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the report of the good they will have seen among the Christian people of Quebec.

We have also thought of setting apart some for the study of new languages. We were considering three other languages, of Peoples that are nearest to us,—that of the Algonquains, scattered on all sides, both to the South and to the North of our great Lake; that of the neutral Nation, which is a main gateway for the Southern tribes; that of the Nation of the Stinkards, 14 which is one of the most important openings for the Western tribes, and somewhat more for the Northern. But we have not yet found ourselves strong enough to keep our acquisitions, and at the same time to dream of so many new conquests; so we have judged it wiser to defer the execution of this plan for [24] some time longer, and to content ourselves, meanwhile, with seizing the opportunity that God has sent to our doors,—that of entering a nation of the Neutral language through the arrival in this country of the Weanohronons, 15 who have taken refuge here, as we shall relate hereafter, and who formed one of the Nations allied with the neutral Nation.

We have the more readily given up the idea of applying ourselves to the Algonquain language, that our Fathers at Quebec and the three rivers are studying it diligently. We hope to get some brave worker from that quarter, who will come here to break the ice and give us entrance and opportunity among these tribes who are around us, who are familiar with no other language but the Algonquin. May it please his divine Majesty to give his blessing to all these ideas and enterprises.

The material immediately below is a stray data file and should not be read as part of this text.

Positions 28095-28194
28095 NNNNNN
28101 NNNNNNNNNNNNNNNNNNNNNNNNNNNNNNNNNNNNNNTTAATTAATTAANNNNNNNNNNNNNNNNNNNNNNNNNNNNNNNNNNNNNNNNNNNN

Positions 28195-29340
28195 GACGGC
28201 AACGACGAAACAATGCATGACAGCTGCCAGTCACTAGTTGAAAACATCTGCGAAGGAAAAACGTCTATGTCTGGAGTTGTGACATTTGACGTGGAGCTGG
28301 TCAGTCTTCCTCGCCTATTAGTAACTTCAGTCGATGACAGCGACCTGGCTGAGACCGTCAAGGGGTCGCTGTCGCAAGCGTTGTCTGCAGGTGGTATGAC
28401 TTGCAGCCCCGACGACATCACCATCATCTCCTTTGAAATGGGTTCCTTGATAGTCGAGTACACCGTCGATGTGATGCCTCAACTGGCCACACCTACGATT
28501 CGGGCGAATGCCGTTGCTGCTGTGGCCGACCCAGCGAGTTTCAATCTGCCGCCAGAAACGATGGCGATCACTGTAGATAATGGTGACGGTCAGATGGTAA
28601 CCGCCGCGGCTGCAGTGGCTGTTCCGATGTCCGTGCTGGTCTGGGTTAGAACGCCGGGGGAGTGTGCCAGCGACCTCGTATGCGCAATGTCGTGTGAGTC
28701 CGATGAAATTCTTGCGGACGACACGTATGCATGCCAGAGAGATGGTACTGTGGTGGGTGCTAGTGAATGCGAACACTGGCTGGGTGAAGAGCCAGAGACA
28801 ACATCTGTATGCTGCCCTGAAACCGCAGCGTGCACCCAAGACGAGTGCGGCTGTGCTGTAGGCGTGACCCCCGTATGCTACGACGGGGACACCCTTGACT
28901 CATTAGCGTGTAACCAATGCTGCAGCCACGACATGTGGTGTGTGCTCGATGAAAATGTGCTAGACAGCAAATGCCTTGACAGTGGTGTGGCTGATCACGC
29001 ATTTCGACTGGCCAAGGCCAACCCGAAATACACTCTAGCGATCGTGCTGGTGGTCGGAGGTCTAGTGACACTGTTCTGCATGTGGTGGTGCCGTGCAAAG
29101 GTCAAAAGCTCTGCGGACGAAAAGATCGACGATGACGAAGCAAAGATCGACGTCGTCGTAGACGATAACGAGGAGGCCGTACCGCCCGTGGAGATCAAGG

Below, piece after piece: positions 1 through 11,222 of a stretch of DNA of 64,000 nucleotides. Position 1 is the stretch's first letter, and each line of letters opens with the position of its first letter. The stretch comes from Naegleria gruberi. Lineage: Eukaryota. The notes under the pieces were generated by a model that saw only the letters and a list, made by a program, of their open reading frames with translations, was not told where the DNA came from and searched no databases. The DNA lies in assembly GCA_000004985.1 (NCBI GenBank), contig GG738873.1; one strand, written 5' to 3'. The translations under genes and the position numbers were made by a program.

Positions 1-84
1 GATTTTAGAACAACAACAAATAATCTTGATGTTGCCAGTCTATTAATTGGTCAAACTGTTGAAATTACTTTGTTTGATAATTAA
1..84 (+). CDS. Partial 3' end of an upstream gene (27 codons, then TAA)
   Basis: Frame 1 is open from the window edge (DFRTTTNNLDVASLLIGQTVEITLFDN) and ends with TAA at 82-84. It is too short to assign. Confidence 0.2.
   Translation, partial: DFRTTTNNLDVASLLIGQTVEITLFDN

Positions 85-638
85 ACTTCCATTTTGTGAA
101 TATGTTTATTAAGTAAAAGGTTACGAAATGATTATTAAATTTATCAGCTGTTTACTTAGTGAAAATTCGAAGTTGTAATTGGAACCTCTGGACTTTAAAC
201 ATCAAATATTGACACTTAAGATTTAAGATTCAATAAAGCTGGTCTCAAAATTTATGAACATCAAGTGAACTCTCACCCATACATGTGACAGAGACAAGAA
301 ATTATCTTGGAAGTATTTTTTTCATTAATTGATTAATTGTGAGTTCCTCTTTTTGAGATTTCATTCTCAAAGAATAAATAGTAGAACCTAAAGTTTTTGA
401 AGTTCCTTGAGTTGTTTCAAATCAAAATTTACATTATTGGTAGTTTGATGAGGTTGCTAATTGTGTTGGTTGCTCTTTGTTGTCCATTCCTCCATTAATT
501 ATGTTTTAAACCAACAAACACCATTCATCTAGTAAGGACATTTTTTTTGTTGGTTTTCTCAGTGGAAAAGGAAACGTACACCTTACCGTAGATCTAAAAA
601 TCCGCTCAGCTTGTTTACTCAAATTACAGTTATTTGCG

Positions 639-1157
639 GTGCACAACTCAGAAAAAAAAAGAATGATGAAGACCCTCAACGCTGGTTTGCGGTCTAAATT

NOTES TO VOL. XVI

(Figures in parentheses, following number of note, refer to pages

of English text.)

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I (p. 9).— For sketch of the duchess d'Aiguillon, see vol. viii., note 62.

2 (p. 9). — This order of Hospital Nuns (vol. viii., note 64) was one of the oldest of the hospital orders in France. Laroche-Héron, in Servantes de Dieu en Canada (Montreal, 1855), p. 17, says: “The mother-house in Dieppe existed in France before the year 1250." De Launay states that the order was reformed and reëstablished in 1609, receiving its revised constitution in 1636. — Religieuses Hospitalières de Saint-Joseph (Paris, 1887), p. 79. Le Jeune says (vol. vii. of this series, pp. 287, 289) that the Dieppe hospital was

one of the best regulated in Europe;" and he quotes a letter from its superior, describing the character and death of a little Indian girl placed under her care by Le Jeune in 1634. The nuns who founded the hospital at Quebec, as related in our text, were the following: Marie Guenet de St. Ignace (superior), aged 29; Anne le Cointre de St. Bernard, aged 28; and Marie Forestier de St. Bonaventure, aged 22. The duchess d'Aiguillon gave (Aug. 16, 1637), to establish the Quebec Hotel-Dieu, the sum of 22,400 livres; and again (Jan. 31, 1640), for its enlargement, 40,500 livres. For historical sketch of this hospital, see Laroche-Héron, ut supra.

3 (p. 11).- According to Littré, the term “election" was in olden times applied to the courts of first instance in which were decided all matters pertaining to taxes, levies, and excise; also to the district under the jurisdiction of each court. The judges of such court were termed “the elect," because they were originally chosen by election, for the duty of imposing taxes.